Cinderella is an awkward case because, as a film, it actually does pass the famed Bechdel Test. Named for cartoonist Alison Bechdel who introduced it in her work, it is a feminist trope arguing that a piece of film or literature does not overcome gender bias if it does not have two or more women in it who talk amongst themselves about something other than a man. Unfortunately it is awkward due to the relationship these women share being one of domestic abuse against the one by the others. There is no easy male target or male foil in this situation. Of all the characters, it is Prince Charming himself who is the least realized, and Cinderella is not even aware that he is the Prince until after they meet.
While it is easy to become frustrated with the Cinderella character for refusing to stand up for herself, one must consider that she is a victim of an abusive family life that has carried on since her childhood. She has not been equipped to assert her own independent will, and so she retreats to a hidden interior world of her dreams and relationship with the domestic vermin. Every attempt to actualize herself is crushed by Lady Tremain and her daughters, including a shockingly rape-like scene in which Cinderella’s step-sisters tear her ballgown to shreds.
At her emotionally lowest point in the film, Cinderella’s Fairy Godmother appears as a symbol of positive female empowerment. What she bestows on the physically beaten and psychologically victimized girl is not so banal as a pretty dress and a nice coach so she can go play dress-up at the ball and meet a handsome man. What she bestows on Cinderella is the gift of becoming someone else… To become a new woman, an empowered woman, a free woman who is able to pursue her own ambitions. This new woman woos and wins over the prince, but it cannot last. The time limit imposed by the Fairy Godmother is also symbolic of the fact that empowerment is not a gift that can be given, but a quality that must be grasped for oneself, for it is in the grasping that it is formed. Cinderella’s final victory is a result of her first and only self-empowered act in the whole film: when she emerges to seize her right to try on the glass slipper. It is at this point, in open defiance of her step-mother, that Cinderella liberates herself. Even if the shoe did not fit, Cinderella would finally be free to leave that house and never return.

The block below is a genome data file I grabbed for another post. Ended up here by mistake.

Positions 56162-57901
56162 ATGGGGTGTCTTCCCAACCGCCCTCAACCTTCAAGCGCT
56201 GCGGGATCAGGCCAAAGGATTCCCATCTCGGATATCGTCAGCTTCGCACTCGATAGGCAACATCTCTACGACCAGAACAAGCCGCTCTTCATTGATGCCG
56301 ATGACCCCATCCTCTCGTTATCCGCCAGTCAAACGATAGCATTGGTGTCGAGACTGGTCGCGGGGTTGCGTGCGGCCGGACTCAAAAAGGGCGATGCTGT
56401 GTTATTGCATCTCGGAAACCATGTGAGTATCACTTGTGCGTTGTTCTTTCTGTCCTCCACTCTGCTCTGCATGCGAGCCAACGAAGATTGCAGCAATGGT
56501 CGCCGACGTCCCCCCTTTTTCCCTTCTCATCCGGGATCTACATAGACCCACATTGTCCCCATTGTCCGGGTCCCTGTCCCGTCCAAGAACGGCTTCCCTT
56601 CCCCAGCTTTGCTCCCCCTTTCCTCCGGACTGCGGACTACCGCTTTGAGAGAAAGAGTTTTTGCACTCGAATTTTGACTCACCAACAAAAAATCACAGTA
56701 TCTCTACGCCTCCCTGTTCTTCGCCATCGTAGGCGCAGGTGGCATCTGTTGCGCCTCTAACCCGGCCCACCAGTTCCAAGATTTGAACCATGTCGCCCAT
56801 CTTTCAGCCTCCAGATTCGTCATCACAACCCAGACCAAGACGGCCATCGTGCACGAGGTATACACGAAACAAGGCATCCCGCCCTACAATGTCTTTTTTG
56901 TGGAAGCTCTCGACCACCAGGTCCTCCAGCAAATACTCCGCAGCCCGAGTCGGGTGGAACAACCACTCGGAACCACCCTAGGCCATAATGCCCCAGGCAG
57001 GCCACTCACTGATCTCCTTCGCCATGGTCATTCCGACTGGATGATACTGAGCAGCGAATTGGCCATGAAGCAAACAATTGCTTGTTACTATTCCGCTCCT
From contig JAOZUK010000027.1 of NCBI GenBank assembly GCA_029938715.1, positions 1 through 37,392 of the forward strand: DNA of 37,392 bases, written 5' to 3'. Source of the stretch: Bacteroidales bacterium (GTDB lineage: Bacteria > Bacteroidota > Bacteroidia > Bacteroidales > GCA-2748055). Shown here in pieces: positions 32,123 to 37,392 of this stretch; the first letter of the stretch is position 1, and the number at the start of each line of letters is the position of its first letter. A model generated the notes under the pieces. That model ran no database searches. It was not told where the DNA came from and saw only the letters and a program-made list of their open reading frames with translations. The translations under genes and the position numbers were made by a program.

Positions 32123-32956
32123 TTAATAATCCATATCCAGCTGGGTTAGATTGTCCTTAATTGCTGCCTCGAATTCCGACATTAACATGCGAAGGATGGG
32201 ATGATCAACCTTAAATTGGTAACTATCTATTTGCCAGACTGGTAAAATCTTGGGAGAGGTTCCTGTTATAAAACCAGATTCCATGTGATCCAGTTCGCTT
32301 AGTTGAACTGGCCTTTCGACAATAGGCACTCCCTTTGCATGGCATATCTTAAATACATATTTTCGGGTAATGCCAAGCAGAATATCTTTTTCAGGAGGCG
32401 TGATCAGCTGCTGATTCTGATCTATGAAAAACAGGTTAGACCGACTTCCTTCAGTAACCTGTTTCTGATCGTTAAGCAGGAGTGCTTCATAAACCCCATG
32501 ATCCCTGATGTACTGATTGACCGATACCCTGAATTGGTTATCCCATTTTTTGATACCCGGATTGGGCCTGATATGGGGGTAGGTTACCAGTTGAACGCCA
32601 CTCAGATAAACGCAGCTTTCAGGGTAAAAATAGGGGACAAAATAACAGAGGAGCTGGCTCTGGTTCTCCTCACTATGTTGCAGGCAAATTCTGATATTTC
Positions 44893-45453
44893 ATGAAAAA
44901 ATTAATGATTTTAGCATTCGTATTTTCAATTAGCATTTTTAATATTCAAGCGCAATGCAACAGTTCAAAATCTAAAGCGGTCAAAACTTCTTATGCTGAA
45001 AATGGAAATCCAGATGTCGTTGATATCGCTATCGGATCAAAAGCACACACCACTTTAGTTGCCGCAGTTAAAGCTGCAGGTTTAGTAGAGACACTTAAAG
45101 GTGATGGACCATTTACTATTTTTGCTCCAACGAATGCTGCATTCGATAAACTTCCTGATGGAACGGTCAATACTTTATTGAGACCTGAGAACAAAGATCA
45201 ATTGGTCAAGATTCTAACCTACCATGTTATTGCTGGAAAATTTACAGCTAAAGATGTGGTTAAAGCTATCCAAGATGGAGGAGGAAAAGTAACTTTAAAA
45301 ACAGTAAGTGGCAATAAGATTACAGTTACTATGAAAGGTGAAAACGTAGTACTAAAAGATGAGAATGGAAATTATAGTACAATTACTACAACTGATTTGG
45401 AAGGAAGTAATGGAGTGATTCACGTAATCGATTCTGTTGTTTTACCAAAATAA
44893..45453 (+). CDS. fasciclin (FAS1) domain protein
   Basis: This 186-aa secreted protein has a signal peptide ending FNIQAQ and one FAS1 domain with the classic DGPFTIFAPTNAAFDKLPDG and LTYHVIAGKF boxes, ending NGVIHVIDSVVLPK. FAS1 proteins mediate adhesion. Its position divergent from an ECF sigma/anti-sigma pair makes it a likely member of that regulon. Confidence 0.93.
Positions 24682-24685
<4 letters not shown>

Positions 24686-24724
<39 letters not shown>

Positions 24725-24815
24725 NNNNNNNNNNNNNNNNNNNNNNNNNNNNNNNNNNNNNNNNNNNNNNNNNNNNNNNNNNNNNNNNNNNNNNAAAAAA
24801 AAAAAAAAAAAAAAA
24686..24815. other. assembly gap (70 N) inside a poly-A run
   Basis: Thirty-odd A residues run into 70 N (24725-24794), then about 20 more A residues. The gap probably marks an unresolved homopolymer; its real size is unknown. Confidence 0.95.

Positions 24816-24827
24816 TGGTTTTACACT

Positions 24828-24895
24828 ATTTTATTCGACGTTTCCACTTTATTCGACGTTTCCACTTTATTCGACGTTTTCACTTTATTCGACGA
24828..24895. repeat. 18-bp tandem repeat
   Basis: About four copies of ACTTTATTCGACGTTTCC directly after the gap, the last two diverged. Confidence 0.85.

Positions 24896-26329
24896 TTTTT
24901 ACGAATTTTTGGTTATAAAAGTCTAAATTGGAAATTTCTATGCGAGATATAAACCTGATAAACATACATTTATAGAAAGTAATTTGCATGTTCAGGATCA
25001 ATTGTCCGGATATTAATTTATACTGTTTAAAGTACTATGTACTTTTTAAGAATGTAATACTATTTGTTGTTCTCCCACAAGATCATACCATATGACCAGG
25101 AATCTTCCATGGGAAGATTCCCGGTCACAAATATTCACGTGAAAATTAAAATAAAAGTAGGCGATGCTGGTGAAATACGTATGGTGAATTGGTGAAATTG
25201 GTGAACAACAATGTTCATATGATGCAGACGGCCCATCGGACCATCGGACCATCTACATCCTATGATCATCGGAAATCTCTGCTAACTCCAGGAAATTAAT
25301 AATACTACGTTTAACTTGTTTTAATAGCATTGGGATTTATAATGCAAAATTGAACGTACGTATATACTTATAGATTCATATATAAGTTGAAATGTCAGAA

As the first Disney princess, Snow White has elements of all of these issues. The film opens with young Snow having been subdued by her step-mother, not unlike Cinderella and Lady Tremain. The Evil Queen is obsessed with her vanity, not unlike Gaston, bearing within herself an ugly soul that eventually emerges when she adopts the disguise of the Old Hag. Snow White, on the other hand, is revealed by the Magic Mirror to be the fairest in the land as a reflection of her personality as well as her physical beauty. Whereas the Evil Queen can only inspire fear, Snow White’s strength of character inspires the love of princes, dwarfs, woodsmen and even the forest creatures. She is portrayed as having a resplendently lovely, optimistic, self-assured and determined personality. Shortly after running in terror through a darkened forest after narrowly escaping an assassination attempt ordered by her own step-mother, Snow White chastises herself for losing control of her emotions. Led to the dwarf cottage by the wildlife she befriends, she rolls up her sleeves and gets to work cleaning it, out of a sense of social responsibility to the children that she presumes live there. When she and the seven dwarfs discover each other, they work out an equitable deal for room and board. Growing closer over their brief time together, Snow is even able to win over the misogynist, misanthropic dwarf. Sadly neither the dwarfs nor the absent prince are able to save Snow White at all from the Queen’s wrath. Nevertheless, the nameless prince who fell for her at the beginning of the film is able to find her and break the terrible curse of Sleeping Death. Love for the one who could inspire such love wins out in the end. Physical beauty is not a virtuous goal of itself, and the single-minded pursuit of it can turn a person morally ugly. Rather, a virtuous character is what makes one beautiful.